Early on Saturday, March 4, the president accused Mr. Obama on Twitter of illegally wiretapping Trump Tower in Manhattan. Mr. Comey believed the government should forcefully denounce that claim. But this time he took a different approach. He asked the Justice Department to correct the record. When officials there refused, Mr. Comey followed orders and said nothing publicly.

Daniel Richman, a longtime friend of Comey’s, said this represented “a consistent pattern of someone trying to act with independence and integrity, but within established channels.”

The evidence does indeed show consistent behavior, but of a different kind. At every step of the way, Comey demonstrated either his fear of crossing Republicans or his concern over protecting his own reputation from Republican attack. It was the perfect intersection of a Republican Party that had developed a reputation for conducting relentlessly vicious smear campaigns and a Republican FBI director who didn’t have the fortitude to stand up to it. Comey may genuinely believe that his decisions along the way were nonpartisan, but the evidence pretty strongly suggests otherwise.

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James Comey Wasn’t a Partisan Hack. He Was Worse.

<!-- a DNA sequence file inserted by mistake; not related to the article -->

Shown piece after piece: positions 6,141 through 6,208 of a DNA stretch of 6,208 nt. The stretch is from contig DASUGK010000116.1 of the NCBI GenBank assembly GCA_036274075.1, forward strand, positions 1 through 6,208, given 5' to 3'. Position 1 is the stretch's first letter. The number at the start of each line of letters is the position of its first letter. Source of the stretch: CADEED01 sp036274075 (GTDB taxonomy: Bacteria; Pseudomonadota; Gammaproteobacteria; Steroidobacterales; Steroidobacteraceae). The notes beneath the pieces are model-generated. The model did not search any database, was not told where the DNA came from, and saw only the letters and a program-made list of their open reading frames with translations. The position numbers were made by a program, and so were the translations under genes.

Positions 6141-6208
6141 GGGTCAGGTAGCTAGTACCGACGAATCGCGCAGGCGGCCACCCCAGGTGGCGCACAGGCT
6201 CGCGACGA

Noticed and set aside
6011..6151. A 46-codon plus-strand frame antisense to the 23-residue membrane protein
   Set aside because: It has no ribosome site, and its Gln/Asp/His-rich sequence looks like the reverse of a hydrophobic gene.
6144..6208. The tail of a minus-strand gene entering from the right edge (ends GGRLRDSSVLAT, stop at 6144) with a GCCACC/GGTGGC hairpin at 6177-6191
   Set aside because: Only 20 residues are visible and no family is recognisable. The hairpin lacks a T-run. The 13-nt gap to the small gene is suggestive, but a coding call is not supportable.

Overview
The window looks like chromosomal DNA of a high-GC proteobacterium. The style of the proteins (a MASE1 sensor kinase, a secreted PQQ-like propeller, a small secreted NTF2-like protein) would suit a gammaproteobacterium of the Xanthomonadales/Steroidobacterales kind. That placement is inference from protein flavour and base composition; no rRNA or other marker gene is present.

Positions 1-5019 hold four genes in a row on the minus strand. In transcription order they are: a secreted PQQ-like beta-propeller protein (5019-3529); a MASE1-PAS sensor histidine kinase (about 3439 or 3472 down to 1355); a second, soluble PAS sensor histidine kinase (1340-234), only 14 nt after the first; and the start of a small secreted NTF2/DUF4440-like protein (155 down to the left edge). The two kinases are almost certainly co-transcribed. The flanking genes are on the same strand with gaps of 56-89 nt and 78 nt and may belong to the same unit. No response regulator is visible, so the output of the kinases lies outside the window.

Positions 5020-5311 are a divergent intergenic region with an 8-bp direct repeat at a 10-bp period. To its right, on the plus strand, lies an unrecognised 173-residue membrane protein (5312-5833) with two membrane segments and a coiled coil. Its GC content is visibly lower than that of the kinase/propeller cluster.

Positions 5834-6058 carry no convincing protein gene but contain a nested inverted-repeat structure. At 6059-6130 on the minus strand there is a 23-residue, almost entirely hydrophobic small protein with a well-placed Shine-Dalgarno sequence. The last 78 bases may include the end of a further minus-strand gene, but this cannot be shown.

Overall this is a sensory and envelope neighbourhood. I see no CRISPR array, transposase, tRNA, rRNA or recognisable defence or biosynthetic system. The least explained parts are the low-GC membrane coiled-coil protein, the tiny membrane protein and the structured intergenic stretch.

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Evening Garbage Roundup

Mother Jones

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Apropos of my previous post, Natasha Bertrand points out that at the exact same time the Russian RISS think tank recommended a messaging change to focus on voter fraud, Donald Trump suddenly started talking about “rigged elections.” I’m sure it was just a coincidence:

And there’s also this about Jon Ossoff’s near-victory in Georgia last night:

Vermont Sen. Bernie Sanders, in an interview Tuesday in Louisville, Ky., said he didn’t know much about Mr. Ossoff, a 30-year-old former House staffer. Mr. Sanders said he isn’t prepared to back Democrats just because of a party label. “If you run as a Democrat, you’re a Democrat,” he said. “Some Democrats are progressive and some Democrats are not.”

Asked if Mr. Ossoff is a progressive, Mr. Sanders, an independent who challenged Hillary Clinton in the 2016 presidential primary, demurred. “I don’t know,” he said.

I know how touchy this subject is, but come on. Ossoff is obviously no fire breather, but he’s been the center of progressive attention for weeks now. Would it kill Sanders to spend a few minutes learning who he is and what he’s about—and whether that’s good enough for an endorsement? If Sanders wants to be a party leader—and he’s given every indication that he does—he needs to pay more attention to this stuff. He can start here.

UPDATE: There were originally three items in this post. The third one was a tweet about something Mike Huckabee said, but the tweet has since been deleted because it misrepresented Huckabee’s comment. I’ve deleted the reference to it.

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Evening Garbage Roundup